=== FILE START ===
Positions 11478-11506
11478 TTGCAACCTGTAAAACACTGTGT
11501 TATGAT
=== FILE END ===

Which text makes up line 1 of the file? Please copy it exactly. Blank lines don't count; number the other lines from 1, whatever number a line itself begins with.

Positions 11478-11506